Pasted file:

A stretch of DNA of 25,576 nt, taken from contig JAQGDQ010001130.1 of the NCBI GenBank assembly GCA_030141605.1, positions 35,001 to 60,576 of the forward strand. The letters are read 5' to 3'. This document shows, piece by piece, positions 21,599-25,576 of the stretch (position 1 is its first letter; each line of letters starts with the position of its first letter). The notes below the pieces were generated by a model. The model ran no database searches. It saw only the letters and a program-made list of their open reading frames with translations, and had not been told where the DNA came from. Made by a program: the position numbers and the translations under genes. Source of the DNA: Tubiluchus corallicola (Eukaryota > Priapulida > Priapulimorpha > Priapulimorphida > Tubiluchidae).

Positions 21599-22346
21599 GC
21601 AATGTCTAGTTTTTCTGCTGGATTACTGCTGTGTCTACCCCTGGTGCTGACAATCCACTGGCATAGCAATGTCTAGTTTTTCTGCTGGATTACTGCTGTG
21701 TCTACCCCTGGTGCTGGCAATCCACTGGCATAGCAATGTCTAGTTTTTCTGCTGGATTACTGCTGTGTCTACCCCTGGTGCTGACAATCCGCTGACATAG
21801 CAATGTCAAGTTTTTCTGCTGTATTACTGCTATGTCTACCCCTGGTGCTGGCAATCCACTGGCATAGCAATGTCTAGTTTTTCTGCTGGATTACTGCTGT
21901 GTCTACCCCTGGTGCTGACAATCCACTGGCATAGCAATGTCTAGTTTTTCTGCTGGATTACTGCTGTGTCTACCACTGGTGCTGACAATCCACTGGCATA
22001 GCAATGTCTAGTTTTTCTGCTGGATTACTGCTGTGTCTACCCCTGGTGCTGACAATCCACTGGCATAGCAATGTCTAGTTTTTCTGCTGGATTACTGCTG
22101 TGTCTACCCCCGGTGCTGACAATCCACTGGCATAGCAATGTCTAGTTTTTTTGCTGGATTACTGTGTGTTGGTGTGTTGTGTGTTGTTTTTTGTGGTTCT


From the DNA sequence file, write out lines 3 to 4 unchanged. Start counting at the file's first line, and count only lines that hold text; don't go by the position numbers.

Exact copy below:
21599 GC
21601 AATGTCTAGTTTTTCTGCTGGATTACTGCTGTGTCTACCCCTGGTGCTGACAATCCACTGGCATAGCAATGTCTAGTTTTTCTGCTGGATTACTGCTGTG